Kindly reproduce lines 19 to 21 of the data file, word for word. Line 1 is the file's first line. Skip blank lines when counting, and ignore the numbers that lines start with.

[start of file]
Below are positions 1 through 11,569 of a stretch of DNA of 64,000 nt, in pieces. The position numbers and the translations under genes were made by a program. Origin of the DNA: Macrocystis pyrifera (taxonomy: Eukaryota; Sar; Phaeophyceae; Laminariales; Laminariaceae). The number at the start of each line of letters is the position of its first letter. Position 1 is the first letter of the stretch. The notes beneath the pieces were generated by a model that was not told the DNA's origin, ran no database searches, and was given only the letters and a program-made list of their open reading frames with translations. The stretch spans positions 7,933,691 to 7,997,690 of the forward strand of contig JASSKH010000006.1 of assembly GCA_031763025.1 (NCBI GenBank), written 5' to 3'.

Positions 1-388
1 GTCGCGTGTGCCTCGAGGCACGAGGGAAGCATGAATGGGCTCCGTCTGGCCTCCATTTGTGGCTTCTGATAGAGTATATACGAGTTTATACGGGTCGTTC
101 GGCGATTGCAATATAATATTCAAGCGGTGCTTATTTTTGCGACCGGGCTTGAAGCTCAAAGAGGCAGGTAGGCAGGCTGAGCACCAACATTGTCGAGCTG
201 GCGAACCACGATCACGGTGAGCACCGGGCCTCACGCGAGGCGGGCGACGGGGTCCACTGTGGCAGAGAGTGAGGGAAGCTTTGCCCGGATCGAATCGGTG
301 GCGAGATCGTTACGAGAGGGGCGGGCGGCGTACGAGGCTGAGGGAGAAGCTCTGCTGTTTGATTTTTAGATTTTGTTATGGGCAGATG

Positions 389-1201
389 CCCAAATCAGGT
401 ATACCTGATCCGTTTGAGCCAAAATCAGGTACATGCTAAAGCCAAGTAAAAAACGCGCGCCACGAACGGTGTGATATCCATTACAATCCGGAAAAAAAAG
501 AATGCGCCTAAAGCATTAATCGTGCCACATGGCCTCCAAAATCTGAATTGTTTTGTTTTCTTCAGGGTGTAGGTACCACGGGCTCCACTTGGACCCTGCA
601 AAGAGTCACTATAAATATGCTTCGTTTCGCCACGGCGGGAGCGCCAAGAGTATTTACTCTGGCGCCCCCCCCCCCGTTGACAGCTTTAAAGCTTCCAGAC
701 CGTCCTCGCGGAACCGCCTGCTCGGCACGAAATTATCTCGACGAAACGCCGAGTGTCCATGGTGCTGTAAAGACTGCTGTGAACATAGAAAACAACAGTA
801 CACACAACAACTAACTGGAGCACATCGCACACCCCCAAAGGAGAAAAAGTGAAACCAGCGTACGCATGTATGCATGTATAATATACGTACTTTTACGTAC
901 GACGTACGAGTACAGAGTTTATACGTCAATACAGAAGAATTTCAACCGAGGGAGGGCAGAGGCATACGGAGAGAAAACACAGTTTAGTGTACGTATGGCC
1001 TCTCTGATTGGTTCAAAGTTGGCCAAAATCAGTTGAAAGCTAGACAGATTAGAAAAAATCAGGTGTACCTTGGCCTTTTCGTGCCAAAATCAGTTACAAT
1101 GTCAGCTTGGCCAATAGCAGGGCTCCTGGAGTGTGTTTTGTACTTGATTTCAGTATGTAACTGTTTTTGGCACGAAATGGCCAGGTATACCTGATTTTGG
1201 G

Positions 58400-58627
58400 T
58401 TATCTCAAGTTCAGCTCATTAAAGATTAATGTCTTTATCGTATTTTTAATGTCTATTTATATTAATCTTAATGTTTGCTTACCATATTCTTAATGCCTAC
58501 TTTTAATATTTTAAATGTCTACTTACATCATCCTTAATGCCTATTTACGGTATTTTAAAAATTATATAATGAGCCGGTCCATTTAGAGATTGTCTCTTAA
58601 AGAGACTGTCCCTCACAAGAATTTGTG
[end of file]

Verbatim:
58400 T
58401 TATCTCAAGTTCAGCTCATTAAAGATTAATGTCTTTATCGTATTTTTAATGTCTATTTATATTAATCTTAATGTTTGCTTACCATATTCTTAATGCCTAC
58501 TTTTAATATTTTAAATGTCTACTTACATCATCCTTAATGCCTATTTACGGTATTTTAAAAATTATATAATGAGCCGGTCCATTTAGAGATTGTCTCTTAA